Is the profession ready for role reversals?

“The idea that females are primary carers is archaic – the time has come for male lawyers to embark on a new parental journey.”

As the new law on shared parental leave (SPL) makes its final passage through Parliament, the findings of a report of the Law Society on the ‘Diversity profile of the profession’ (April 2014) make interesting reading.

Women now account for 47.7 per cent of solicitors with practising certificates, an increase of 65.3 per cent since 2003. In 2013, the average age of a female solicitor in private practice, says the report, was 38.4 years old compared with 45.3 years for men. Of this population, 64.5 per cent of practising certificate holders were between 26 and 45 years old, the age group where most lawyers are likely to think about whether to start a family. 

Although current laws already allow maternity leave to be shared between a father and mother 20 weeks after the birth of the child, things will change in October. Employees who are giving birth, adopting or having a child through surrogacy on or after 5 April 2015 will be able to share up to 50 weeks of statutory maternity leave with their spouse or partner after the first 2 weeks of compulsory maternity leave.

Furthermore, from 1 October 2014, fathers will have a statutory right to take time off to attend ante-natal appointments or meet with adoption agencies. Employees will also receive protection from dismissal or being subjected to detrimental treatment for taking or proposing to take SPL.

The idea that females are primary carers is archaic; the new law is intended to reflect the more hands-on role that fathers can play in a child’s upbringing by allowing what is historically maternity leave to be chopped up into blocks and to be shared between a couple together or separately.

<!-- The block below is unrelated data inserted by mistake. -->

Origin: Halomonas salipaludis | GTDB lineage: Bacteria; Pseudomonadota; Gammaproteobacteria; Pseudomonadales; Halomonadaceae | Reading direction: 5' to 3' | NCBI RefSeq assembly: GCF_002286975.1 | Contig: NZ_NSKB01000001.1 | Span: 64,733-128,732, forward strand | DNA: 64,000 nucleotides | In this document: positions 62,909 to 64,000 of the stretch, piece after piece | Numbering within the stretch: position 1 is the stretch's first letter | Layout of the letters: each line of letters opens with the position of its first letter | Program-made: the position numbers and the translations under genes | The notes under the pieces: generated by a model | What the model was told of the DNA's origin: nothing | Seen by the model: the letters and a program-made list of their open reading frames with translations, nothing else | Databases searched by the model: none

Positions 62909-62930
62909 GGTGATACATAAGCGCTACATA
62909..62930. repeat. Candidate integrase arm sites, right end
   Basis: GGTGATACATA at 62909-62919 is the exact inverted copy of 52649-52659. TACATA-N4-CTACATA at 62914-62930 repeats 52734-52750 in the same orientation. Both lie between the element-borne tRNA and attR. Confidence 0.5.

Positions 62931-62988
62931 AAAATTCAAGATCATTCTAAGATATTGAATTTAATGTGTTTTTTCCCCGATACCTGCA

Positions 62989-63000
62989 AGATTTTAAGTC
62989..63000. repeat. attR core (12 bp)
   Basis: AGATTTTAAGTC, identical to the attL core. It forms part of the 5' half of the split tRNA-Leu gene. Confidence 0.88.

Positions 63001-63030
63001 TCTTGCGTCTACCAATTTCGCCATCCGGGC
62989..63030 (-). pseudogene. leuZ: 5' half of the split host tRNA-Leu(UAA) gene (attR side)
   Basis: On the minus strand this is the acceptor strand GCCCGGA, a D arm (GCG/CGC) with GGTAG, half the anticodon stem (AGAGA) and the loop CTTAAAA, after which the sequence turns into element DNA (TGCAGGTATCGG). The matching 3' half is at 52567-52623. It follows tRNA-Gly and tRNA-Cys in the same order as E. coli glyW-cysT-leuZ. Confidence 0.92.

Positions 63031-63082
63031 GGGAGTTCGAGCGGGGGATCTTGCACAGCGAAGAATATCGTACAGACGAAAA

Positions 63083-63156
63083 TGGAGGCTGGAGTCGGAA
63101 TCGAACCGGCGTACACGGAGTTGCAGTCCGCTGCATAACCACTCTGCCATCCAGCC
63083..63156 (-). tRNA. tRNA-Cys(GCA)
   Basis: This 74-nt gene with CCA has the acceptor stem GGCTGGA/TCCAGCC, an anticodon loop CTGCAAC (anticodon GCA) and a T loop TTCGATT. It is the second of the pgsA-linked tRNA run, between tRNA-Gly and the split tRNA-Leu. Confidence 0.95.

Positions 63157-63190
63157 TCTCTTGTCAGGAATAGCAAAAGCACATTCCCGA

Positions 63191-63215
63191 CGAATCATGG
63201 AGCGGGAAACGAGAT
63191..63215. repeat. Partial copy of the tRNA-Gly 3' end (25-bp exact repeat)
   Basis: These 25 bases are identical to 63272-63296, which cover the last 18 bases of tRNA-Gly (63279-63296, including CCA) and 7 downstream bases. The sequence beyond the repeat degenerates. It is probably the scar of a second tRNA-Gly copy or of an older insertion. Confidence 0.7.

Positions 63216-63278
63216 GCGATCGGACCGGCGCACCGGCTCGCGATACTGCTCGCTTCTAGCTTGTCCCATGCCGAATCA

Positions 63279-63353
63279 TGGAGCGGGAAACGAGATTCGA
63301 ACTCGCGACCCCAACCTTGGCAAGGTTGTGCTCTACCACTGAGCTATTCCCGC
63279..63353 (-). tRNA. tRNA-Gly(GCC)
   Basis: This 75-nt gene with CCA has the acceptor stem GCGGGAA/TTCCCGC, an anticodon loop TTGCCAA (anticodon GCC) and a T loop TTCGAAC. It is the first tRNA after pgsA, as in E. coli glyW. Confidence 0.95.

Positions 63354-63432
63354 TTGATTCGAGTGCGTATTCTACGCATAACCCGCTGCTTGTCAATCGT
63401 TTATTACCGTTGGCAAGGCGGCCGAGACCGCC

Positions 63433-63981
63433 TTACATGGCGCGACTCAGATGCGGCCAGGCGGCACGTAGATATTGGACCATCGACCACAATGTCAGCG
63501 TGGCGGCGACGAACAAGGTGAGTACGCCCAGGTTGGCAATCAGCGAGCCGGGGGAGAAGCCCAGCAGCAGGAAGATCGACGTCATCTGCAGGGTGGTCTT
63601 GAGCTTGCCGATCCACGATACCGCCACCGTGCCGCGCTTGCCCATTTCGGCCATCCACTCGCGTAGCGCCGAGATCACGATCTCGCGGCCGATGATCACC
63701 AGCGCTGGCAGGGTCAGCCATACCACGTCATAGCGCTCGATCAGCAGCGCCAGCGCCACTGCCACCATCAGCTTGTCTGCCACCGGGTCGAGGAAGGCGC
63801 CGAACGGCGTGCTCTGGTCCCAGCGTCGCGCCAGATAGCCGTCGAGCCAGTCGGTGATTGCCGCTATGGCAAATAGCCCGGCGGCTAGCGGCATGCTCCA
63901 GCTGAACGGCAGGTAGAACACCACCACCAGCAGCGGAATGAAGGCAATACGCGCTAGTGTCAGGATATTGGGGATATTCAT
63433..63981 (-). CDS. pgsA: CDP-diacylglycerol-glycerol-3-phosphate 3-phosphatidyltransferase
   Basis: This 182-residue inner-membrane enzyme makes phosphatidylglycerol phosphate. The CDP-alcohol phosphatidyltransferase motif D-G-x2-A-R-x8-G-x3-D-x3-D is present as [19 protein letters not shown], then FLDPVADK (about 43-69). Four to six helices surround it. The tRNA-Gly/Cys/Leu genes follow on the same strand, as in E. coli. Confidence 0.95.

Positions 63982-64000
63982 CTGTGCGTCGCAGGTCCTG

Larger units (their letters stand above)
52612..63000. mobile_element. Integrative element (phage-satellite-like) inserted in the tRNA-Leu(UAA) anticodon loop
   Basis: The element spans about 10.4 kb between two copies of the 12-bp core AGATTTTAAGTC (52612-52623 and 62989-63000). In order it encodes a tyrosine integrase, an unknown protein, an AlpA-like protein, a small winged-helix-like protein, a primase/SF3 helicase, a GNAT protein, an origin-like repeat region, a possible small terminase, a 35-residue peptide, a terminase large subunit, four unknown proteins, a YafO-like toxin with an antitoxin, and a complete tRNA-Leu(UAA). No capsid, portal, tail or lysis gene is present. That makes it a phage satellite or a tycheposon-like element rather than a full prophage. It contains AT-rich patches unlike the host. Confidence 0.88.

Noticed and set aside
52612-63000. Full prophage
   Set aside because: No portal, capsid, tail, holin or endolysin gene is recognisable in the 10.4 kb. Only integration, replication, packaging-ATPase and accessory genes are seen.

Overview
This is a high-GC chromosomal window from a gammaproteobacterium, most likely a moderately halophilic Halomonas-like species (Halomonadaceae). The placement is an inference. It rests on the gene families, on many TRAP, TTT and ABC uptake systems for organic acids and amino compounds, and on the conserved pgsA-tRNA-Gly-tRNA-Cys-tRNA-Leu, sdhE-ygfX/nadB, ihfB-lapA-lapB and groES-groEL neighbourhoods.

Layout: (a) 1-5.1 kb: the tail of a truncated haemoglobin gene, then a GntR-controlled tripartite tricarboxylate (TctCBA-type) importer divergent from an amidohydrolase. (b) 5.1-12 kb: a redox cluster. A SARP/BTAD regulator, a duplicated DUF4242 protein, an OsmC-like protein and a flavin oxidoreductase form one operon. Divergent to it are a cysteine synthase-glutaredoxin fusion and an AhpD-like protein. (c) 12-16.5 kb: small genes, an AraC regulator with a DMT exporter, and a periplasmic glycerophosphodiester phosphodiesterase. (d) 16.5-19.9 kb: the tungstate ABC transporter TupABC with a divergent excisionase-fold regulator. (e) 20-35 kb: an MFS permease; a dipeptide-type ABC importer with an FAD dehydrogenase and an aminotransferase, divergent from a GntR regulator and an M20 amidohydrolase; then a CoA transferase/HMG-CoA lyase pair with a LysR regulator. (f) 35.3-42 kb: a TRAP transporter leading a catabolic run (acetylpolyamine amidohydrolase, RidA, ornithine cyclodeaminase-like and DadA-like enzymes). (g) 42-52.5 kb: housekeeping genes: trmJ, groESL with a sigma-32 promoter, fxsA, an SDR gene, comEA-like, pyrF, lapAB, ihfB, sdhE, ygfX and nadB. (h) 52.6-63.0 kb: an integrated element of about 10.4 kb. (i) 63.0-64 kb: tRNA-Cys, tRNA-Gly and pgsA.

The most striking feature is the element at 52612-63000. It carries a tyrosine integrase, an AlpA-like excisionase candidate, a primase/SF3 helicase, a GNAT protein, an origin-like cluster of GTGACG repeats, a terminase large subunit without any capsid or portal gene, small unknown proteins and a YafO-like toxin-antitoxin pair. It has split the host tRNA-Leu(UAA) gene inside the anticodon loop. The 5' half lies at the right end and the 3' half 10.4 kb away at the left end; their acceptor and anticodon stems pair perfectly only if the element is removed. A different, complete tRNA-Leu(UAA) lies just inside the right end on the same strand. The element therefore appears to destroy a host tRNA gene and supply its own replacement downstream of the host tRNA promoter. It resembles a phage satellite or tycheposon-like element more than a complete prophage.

The time has come for male lawyers to embark on a new parental journey that the new law has to offer and for law firms to embrace such requests. It also means that female associates will be able to return to work sooner to service their clients in order to demonstrate their commitment to the firm and will not have to watch their male contemporaries climb the partnership ladder more quickly.

All is not rosy at the top as partnership agreements still need to catch up with the realities of modern life. There are often provisions governing maternity leave and pay but almost nothing, if anything, on adoption leave, paternity leave and parental leave, rights of which are afforded to employees by law. This leaves partners having to negotiate for time off in combination with annual leave to bond with their children.

Fortunately, however, it appears that professional working life is seeing a transformation and it is time to recognise that those who have worked hard to achieve partnership in their formative years should also be given time out of the business to raise a family.

As a profession, we could do a lot more to attract and retain talented lawyers by reviewing our business practices and diversity commitments. Hats off to the first law firm to roll out SPL for their partners.  

Julian Yew, employment partner, Penningtons Manches